Mini Eco-i-Lite: When a Great Product Review Turns Bad

Mini Eco-i-Lite, available at retailers like, Container Store and OfficeDepotBeing a digital home consultant and an advocate for universal design and simplicity, one of my favorite home automation gadgets is the nightlight with photocell. It improves the safety of moving about in a dark room, because it turns on when it’s dark and off when it’s light. Like magic, when you turn on the room’s light(s), the little nightlight turns off; and when you turn off the lights, the nightlight turns on again. That’s why I was happy to find a new version and wanted to write about it.

While visiting OfficeDepot in Houston, I discovered the Mini Eco-i-Lite. It only costs about $10 and combines the functions of a nightlight, power failure light, and flashlight. How cool is that? By addressing the combined benefits of safety, ease of use, and sustainability, it seems ideal for the elderly, so I bought one and planned to write a glowing review about it here. But all is not what it seems.

The Eco-i-Lite emits so much electrical noise onto the 110v AC power lines that it interferes with home automation and data networking devices that rely on X10, Insteon, HomePlug and UPB powerline carrier signals. I immediately lost control of all of the lights in my home when I plugged the thing in, and they all worked again when I unplugged it.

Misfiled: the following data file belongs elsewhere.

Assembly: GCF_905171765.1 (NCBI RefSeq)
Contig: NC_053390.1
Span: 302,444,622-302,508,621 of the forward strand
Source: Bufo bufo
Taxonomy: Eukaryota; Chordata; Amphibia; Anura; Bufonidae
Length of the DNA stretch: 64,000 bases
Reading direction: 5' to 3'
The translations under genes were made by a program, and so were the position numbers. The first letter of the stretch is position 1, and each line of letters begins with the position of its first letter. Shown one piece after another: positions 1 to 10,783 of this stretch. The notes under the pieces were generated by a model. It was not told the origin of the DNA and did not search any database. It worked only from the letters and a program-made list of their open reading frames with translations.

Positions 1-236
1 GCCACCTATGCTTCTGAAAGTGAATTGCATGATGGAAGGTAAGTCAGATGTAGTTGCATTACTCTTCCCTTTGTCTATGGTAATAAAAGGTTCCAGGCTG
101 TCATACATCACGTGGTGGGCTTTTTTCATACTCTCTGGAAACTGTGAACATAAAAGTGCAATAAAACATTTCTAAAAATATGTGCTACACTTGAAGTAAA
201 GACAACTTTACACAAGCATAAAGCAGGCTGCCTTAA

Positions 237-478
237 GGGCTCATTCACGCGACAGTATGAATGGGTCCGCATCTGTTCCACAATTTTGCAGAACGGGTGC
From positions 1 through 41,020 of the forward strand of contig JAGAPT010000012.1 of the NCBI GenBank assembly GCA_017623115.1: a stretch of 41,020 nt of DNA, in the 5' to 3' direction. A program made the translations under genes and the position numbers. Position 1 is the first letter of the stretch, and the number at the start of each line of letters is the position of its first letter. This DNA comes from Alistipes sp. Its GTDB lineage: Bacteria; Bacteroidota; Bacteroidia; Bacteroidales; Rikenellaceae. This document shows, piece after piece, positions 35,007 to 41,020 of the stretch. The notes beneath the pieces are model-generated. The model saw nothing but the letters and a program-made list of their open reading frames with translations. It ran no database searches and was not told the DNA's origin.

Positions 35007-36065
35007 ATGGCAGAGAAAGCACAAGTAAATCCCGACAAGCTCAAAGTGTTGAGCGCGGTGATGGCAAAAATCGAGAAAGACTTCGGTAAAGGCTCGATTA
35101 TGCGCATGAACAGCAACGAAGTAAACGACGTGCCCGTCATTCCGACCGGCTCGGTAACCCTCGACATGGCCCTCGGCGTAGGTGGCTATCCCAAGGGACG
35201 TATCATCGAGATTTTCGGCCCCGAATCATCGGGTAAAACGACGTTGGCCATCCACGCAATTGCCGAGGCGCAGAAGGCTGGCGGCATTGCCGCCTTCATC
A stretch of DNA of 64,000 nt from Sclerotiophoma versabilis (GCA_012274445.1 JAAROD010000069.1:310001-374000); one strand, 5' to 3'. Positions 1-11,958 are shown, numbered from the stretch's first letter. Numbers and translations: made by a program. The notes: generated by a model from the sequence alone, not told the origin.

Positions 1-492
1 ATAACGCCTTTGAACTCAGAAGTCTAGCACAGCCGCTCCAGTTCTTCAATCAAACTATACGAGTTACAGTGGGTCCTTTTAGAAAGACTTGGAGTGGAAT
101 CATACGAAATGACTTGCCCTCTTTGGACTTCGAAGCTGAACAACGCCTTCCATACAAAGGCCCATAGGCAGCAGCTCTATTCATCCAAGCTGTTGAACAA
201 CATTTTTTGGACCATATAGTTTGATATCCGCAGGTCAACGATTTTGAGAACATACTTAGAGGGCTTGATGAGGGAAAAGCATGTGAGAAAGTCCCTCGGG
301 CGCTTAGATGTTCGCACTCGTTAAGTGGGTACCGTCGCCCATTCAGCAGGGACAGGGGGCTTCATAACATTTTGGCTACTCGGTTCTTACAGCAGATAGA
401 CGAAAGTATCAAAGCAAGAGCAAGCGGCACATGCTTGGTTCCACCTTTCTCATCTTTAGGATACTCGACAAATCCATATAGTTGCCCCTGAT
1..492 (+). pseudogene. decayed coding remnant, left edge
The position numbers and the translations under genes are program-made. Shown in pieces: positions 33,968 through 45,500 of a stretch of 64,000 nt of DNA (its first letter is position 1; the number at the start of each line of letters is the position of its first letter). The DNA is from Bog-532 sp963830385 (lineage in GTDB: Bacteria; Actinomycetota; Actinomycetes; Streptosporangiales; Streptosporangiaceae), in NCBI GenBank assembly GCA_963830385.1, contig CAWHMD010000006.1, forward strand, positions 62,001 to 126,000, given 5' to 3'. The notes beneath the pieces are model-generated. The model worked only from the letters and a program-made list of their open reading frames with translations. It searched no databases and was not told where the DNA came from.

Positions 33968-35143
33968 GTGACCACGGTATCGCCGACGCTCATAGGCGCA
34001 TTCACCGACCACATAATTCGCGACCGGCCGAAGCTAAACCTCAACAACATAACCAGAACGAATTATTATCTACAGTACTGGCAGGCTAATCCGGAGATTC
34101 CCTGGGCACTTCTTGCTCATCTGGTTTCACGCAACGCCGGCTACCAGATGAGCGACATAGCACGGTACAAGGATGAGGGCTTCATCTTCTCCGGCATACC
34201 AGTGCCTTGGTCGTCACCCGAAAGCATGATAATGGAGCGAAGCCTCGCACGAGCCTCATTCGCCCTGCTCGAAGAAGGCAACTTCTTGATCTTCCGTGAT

As much as I like the concept of the Eco-i-Lite, I must recommend against buying it for two reasons.

  1. Neighbors. Chances are you’d quickly learn if the Eco-i-Lite interfered with any other devices you had in your home, since they’d likely stop working or work intermittently as soon as you plug in the Eco-i-Lite, and you could prove your suspicions by unplugging the Eco-i-Lite. Maybe you don’t have anything that communicates over the powerline, but what about your neighbors? X10 products have a house code and unit code, because signals are strong enough to exit one home, bounce off of a utility transformer, and enter a neighboring home. It seems likely that Eco-iLite interference could so the same, and because neighbors wouldn’t know you just installed the Eco-i-Lite, they’d have no clue as to why they all of sudden started having problems like I noticed in my home. Unless you live on a ranch far from anyone, I recommend against buying the Eco-i-Lite.
  2. Fire Danger. Home automation experts know it’s possible to install a noise filter between the wall outlet and the Eco-i-Lite, but most available filters have the plug on the bottom of the unit, making it nearly impossible to adapt the vertical mounting of Eco-iLite. Worse is this story I read: FIRE!! Be Careful of X10 XPPF 5amp Noise Filters! It’s a forum discussion describing what happened when someone tried to filter the power-line noise. The filter he described is the only one I found on

I wrote the manufacturer, because a return for refund seemed warranted, but the Warranty terms cover only repair or replacement. I told them that the packaging includes UL and FCC certification testing marks, but I don’t know how this product could have passed FCC testing. Several days have passed, and I have heard no response.

4 thoughts on “Mini Eco-i-Lite: When a Great Product Review Turns Bad

  1. *Where & how do you find the Mfg. for repair or replacement. I can’t find anything for them like a phone # or an e-mail.

  2. *I bought a Eco-I-lite and I can not push the button to turn it on. Now I have two and they don’t work can you send another to replace


    Shirley Flieth (

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